What is probably the most widely used azimuthal projection was known in the polar aspect since Classical eras and usually attributed to Hipparchus; it was named Planisphaerum by Ptolemy and stereographic by d'Aiguillon (1613). Still, its usage was long limited to star maps; world maps are known starting in the Modern Age. The carthographic stereographic projection must not of course be confused with “stereographic” projection techniques designed for stereoscopic imagery, i.e., compositing two pictures in order to simulate the depth of three-dimensional vision — an important feature related to mapping and analysis of high-altitude photographs.
Different aspects of the azimuthal stereographic projection demonstrate its conformality: as aspect changes “move” continents along, portions far from the center grow, but local angles remain the same: graticule lines are always circles crossing one another at right angles.
Among azimuthal designs, the stereographic is the unique conformal projection: over a small area, angles in the map are the same as the corresponding angles on Earth's surface. It also preserves circles, no matter how large (great circles passing on the central point are mapped into straight lines), although concentric circles on the sphere will not generally remain concentric on the map. On the other hand, loxodromes are plotted as logarithmic spirals.
An azimuthal stereographic map has a simple geometric interpretation: rays emanating from one point pierce the Earth's surface hitting a plane tangent at the point's antipode. The result is the map backface, which covers the entire plane; regions near the source point lie near infinity, and that point itself cannot be mapped.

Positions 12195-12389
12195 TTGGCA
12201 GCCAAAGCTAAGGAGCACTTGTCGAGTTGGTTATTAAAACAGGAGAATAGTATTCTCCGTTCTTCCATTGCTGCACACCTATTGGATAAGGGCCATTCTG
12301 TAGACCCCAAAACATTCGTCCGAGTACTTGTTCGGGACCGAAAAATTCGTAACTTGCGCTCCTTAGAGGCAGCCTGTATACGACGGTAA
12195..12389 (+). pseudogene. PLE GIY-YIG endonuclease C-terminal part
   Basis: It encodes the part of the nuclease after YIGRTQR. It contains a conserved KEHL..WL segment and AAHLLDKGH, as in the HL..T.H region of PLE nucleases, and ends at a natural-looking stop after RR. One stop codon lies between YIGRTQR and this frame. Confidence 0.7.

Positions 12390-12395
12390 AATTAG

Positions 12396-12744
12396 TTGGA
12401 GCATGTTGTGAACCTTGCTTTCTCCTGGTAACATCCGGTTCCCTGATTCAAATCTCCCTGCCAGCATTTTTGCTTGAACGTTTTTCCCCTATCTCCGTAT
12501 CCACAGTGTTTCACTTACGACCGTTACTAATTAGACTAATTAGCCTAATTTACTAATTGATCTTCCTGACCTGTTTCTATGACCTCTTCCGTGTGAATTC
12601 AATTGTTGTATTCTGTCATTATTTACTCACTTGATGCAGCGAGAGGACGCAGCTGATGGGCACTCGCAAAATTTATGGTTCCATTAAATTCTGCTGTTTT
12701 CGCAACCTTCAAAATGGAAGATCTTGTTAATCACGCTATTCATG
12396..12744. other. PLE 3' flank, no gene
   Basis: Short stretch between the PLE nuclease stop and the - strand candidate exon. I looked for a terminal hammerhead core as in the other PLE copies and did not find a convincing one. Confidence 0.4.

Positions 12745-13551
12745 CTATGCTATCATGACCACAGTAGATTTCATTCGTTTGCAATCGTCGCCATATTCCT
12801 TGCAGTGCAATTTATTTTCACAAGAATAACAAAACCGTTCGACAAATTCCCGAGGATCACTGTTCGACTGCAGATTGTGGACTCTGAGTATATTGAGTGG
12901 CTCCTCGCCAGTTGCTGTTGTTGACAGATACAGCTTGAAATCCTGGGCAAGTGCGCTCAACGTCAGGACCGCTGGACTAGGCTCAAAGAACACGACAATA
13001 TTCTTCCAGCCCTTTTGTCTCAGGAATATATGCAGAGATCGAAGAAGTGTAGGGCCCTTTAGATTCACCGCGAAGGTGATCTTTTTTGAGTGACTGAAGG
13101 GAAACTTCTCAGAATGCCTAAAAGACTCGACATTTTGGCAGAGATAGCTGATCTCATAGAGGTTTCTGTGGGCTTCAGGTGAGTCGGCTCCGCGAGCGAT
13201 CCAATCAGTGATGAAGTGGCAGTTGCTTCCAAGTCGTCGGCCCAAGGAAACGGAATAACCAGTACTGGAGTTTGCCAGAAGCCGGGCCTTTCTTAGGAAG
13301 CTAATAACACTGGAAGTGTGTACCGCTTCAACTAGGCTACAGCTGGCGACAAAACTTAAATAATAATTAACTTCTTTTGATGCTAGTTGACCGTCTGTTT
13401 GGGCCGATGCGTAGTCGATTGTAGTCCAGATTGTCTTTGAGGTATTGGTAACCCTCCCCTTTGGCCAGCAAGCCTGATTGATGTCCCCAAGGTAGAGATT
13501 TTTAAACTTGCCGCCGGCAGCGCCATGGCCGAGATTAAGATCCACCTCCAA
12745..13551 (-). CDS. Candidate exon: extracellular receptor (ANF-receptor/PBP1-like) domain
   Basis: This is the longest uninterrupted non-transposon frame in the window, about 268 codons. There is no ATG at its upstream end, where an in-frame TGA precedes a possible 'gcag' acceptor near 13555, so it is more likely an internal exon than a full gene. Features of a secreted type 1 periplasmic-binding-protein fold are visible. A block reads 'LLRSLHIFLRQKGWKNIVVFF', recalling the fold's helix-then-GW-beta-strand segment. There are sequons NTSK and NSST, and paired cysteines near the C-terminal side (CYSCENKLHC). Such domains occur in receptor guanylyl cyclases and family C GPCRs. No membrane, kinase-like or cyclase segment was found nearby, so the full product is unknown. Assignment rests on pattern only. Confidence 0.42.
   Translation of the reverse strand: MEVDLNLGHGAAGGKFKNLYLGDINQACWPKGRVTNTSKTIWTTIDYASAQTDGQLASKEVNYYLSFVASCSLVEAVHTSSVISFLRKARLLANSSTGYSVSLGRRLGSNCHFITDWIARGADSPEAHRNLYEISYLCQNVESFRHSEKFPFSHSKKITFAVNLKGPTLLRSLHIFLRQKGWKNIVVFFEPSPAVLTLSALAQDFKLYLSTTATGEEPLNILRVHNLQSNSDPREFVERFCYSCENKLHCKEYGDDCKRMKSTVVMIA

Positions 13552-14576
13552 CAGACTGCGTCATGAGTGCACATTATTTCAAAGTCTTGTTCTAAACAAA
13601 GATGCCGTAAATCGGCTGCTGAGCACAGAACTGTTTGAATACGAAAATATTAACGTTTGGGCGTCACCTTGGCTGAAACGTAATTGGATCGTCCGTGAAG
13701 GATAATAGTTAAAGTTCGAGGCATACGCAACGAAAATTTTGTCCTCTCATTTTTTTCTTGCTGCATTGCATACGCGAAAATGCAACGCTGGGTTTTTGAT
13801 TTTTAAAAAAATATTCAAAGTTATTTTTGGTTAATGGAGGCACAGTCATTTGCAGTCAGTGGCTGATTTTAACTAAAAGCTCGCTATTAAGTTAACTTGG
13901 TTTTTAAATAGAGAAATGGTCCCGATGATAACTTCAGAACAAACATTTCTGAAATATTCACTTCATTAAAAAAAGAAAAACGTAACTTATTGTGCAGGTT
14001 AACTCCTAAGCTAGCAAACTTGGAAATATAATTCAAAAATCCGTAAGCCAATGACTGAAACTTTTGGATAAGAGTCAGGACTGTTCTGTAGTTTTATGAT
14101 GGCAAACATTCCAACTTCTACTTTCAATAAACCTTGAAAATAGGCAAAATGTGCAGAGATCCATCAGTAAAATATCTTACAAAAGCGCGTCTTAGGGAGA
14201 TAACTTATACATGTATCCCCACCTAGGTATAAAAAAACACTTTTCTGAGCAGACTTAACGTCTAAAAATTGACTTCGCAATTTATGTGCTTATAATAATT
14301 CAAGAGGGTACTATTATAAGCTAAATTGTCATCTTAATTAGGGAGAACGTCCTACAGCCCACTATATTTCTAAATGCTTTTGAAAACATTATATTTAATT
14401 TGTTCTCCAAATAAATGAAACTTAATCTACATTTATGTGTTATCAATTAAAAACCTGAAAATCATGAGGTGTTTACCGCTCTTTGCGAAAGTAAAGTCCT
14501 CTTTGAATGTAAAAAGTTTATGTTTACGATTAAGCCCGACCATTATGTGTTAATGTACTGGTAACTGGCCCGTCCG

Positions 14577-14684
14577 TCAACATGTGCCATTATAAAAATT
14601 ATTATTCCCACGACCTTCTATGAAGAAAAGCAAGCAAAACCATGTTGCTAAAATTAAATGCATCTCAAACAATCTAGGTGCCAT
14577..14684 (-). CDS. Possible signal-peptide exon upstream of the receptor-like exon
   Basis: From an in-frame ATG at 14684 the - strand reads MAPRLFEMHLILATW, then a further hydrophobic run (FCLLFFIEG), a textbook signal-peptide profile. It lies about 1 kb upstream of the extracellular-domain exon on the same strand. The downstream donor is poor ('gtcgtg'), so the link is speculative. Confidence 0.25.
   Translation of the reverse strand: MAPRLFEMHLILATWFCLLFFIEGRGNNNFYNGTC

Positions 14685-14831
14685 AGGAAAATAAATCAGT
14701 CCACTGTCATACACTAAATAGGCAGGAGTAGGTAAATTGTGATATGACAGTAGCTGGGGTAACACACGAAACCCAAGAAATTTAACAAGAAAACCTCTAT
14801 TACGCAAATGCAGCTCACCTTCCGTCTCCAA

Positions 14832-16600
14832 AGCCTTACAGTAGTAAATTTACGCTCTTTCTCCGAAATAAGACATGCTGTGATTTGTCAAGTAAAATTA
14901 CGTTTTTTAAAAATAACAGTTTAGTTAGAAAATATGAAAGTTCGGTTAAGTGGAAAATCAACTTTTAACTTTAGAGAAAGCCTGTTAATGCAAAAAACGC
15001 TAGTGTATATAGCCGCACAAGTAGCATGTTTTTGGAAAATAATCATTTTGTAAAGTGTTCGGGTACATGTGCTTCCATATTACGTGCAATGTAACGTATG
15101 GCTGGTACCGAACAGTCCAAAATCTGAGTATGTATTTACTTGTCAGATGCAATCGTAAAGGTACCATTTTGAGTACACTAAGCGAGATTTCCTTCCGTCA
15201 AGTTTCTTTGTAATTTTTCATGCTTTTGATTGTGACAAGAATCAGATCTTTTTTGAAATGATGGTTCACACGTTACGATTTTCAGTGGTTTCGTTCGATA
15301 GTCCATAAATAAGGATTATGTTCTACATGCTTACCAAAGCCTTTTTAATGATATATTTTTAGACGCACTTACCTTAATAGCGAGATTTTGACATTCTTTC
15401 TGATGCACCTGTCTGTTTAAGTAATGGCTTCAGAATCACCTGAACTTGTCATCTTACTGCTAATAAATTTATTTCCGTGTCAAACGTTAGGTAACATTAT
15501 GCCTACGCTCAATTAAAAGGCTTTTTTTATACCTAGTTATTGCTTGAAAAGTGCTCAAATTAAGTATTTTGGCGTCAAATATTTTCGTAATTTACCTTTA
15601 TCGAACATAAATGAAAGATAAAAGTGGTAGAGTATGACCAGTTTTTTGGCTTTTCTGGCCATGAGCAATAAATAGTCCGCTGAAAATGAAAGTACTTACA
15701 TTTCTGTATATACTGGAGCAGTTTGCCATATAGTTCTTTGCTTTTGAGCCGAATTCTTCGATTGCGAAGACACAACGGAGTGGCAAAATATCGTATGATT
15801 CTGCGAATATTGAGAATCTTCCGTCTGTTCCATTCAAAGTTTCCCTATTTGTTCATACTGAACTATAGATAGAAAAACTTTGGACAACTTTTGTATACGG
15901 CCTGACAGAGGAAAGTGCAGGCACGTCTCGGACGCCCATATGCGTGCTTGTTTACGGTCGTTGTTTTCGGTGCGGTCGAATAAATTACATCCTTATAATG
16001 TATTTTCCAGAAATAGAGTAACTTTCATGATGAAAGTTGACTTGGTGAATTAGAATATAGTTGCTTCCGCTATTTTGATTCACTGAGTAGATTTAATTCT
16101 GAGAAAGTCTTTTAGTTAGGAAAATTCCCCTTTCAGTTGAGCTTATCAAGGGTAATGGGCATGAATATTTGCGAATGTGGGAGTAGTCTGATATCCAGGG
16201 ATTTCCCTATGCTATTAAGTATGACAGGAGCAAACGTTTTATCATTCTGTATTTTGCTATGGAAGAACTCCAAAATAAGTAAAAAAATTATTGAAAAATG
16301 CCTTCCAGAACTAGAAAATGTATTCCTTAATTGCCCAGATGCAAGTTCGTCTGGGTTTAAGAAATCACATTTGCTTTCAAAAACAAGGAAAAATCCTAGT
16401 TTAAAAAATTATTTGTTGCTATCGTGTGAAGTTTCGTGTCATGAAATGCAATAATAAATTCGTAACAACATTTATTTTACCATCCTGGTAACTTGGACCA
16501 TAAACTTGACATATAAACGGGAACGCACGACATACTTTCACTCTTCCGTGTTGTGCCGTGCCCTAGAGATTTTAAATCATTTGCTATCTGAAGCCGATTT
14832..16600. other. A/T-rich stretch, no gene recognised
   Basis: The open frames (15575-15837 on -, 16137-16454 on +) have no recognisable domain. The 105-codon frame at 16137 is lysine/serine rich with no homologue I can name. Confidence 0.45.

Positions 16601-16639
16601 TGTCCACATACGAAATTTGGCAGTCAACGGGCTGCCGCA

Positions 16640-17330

Because — in contrast to the azimuthal orthographic — scale is greatly stretched far from the center of the map, azimuthal stereographic maps are commonly constrained to the hemisphere opposite the source point, or an even smaller region.
One of the “classic” conformal projections, the azimuthal stereographic was also modified for the ellipsoidal case; conformality is maintained, but the result is no more exactly azimuthal or circle-preserving. In this form, it is also an auxiliary part of the UTM grid.
The gnomonic (also called central, azimuthal centrographic or rarely gnomic) projection is constructed much like the azimuthal stereographic, but the ray source is located exactly on the sphere's center; therefore it can present even less than one hemisphere at a time. Distance and shape distortions are pronounced except very near the tangent point.
This unique projection's most important property is that every geodesic, including the Equator and all meridians, is mapped to a straight line, making easy finding the shortest route between any two points, although not the direction to follow.